The essence of the music-hall was what the modern entertainments industry calls “audience participation.” That was not merely a matter of singing choruses and shouting responses; it involved the whole of the music-hall’s material. The performers had the same working-class background as the audiences (respectable people 60 years ago would rarely let their sons and daughters go on the ordinary stage, let alone the music-halls): Harry Champion was not a man who “did” Cockney songs but a real, raucous, Cockney-speaking Cockney. Their humour was less devised than distilled from everyday life in pub, street and kitchen; so, too, their sentiment.

Neither the humour nor the sentiment goes down today, of course. Both came from a recognition of common (often earthy) joys and misfortunes. Albert Chevalier personating the old man rescued from the workhouse and singing “My Old Dutch ” brought tears to the eyes of strong men—because the separation of husband from wife in the workhouse was all too often the fate of the old. Something similar can be said of almost every music-hall song. They celebrated food and drink, made wry humour out of nagging wives and perfidious husbands, were sentimental over illness, absence and death.

For various reasons, that background faded and when it had happened the music-hall was dead. The State assumed more and more responsibility for children, the ill and the old. Popular newspapers and magazines pushed ideas of genteelness at the newly board-school taught public; the man who had met his doom at Trinity Church kept quiet about it. And beer-drinking diminished, as public houses ceased to be centres of social life; with it, the scenes and episodes which were its consequences.

The decline of the music-hall is part of the disintegration of community life which has taken place in this century. There is nothing communal about the cinema: everybody comes in and goes out at a different time from everybody else, appreciation is individual, and the performance goes on regardless of the audience's response. A good many people, in fact, scarcely go to see the film at all (at least one cinema in East London before the war had double seats for the amorously inclined). The cinema is entertainment for a society congested with lonely individuals, where life is too split-up and “private" to allow either the communal enjoyment or the common recognition of poverty and misfortune from which the music-hall drew its vigour.

Mention is often made of a seeming loss of vitality from everyday life in the last 25 or 30 years. George Orwell, in “The Road to Wigan Pier,” refers to a “Punch” cartoon of the nineteenth century in which a bunch of street-boys are saying: “ 'Ere comes a swell! Let's frighten 'is ’oss!” and comments that nowadays “they would be much likelier to hang round in vague hopes of a tip.” The music-hall of not so many years ago would provide much more food for that contention, when the audiences were uninhibited in their reactions to performers. The writer once heard a character actor break off a Shakespeare declamation to say: “Yes, and if I come up there you won’t be so — clever, my lad!”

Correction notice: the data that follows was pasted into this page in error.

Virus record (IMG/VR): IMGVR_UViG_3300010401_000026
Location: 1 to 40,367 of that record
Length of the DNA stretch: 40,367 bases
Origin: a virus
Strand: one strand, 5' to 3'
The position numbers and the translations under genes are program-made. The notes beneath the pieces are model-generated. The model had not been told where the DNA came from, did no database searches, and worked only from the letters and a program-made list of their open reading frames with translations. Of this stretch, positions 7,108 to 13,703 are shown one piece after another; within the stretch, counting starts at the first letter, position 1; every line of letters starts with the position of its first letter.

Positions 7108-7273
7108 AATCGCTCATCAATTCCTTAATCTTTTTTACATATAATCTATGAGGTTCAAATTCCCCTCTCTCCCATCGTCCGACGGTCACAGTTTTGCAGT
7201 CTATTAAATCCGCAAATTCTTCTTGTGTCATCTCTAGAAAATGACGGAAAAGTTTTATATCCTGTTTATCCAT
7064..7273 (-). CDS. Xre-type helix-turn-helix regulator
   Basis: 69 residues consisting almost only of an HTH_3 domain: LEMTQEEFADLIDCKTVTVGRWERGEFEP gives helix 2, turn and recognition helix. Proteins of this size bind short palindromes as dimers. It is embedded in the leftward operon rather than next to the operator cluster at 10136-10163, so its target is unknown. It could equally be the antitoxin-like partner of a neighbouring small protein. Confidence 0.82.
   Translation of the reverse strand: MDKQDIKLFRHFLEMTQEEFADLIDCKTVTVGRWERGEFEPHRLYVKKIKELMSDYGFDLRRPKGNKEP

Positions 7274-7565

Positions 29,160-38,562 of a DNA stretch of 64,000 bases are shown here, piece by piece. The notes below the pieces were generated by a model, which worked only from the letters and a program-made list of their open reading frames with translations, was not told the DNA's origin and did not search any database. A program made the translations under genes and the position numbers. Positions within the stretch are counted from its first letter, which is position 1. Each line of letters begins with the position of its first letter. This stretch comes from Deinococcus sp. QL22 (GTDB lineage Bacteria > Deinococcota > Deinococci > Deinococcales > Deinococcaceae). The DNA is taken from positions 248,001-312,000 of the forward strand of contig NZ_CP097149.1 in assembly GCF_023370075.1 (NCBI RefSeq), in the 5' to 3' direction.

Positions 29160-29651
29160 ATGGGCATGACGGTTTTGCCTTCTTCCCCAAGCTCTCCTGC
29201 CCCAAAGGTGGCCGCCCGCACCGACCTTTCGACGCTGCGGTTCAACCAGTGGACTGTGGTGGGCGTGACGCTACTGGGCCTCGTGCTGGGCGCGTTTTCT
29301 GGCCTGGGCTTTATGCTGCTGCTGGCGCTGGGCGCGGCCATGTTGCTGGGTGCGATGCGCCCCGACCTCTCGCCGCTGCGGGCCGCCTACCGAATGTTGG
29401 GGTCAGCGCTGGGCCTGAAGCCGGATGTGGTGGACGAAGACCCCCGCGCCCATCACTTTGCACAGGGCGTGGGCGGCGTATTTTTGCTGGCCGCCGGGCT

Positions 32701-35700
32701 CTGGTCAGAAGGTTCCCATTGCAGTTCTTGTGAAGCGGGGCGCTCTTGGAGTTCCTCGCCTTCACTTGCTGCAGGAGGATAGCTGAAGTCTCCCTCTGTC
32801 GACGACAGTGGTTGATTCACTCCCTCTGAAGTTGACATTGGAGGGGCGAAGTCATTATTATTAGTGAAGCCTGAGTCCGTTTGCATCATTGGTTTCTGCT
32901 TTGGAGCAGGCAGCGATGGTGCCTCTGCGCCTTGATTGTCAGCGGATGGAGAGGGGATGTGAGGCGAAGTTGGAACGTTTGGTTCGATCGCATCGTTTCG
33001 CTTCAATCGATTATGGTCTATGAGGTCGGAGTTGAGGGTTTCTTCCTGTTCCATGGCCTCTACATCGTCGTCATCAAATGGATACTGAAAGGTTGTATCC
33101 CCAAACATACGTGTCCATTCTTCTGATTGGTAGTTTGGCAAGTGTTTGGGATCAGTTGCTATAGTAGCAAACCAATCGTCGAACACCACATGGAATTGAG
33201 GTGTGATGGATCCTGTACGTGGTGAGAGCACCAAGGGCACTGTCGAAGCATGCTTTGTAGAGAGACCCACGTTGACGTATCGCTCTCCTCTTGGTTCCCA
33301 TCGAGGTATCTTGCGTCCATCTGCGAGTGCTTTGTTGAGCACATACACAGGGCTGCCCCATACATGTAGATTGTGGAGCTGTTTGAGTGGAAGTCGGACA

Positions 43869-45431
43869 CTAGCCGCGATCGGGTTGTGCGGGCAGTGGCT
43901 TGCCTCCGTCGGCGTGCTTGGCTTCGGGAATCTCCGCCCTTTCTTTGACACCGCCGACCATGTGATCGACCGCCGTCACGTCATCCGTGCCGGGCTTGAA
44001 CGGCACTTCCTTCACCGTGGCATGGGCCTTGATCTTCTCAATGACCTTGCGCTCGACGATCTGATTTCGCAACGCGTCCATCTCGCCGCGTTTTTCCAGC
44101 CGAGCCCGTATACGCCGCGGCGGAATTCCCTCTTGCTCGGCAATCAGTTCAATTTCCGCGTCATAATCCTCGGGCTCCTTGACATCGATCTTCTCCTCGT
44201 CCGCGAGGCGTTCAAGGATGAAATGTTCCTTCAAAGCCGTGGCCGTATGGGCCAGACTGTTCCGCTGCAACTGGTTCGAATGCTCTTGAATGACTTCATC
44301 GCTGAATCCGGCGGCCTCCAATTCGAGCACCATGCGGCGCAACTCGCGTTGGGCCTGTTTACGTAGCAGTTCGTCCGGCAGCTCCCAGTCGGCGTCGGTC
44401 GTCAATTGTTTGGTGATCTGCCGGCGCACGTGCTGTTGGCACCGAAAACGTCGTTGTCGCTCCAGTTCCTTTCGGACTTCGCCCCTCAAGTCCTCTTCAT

The real point, however, is that so much of former communal activity and responsibility for living has now been handed over to authority-bearing specialists. It used to be the poor that helped the poor: now it is the State. Similarly, former objects of common concern, sentiment and indignation are now the subjects of State ministration. “Standing up for one’s rights” nowadays means writing letters of complaint to the right quarters.

It is too easily taken for granted that the days of the music-hall were “bad old days” (except by those who assume the very opposite because “a pound was a pound,” as if everyone really did have five times as much money before 1914). Obviously there is not much to be said for drunkenness, street fights and so on that were common sights, and still less to be said for the workhouse system of those days. What is overlooked is that the breaking-up of community life has created different sorts of problems. A good deal is heard today about the increase in incidence of mental and nervous diseases, but few people ask why it is happening.

One reason, at least, is that the atomizing of social life frustrates one of man’s greatest needs—for recognition and acceptance by his fellows. Twentieth-century civilization is an unsatisfactory world for most of the people in it, largely for that reason. In spite of the mechanization of work and leisure, neither gives much satisfaction to most men and women: the mass frustration and lack of fulfilment implicit in 99 out of a 100 films and novels is itself a condemnation of modem civilization.

The first object of social organization is the satisfaction of people’s needs: that is what first brought men out of caves and trees to form tribes and communities. Our society does not do that. Indeed, it does not aim at doing it: it places sale and profit above all other things, and makes commodities of the means of satisfying needs. The world represented by the music-hall had many undesirable features: because ours is in some ways different, that does not mean it is in many ways better.

Robert Barltrop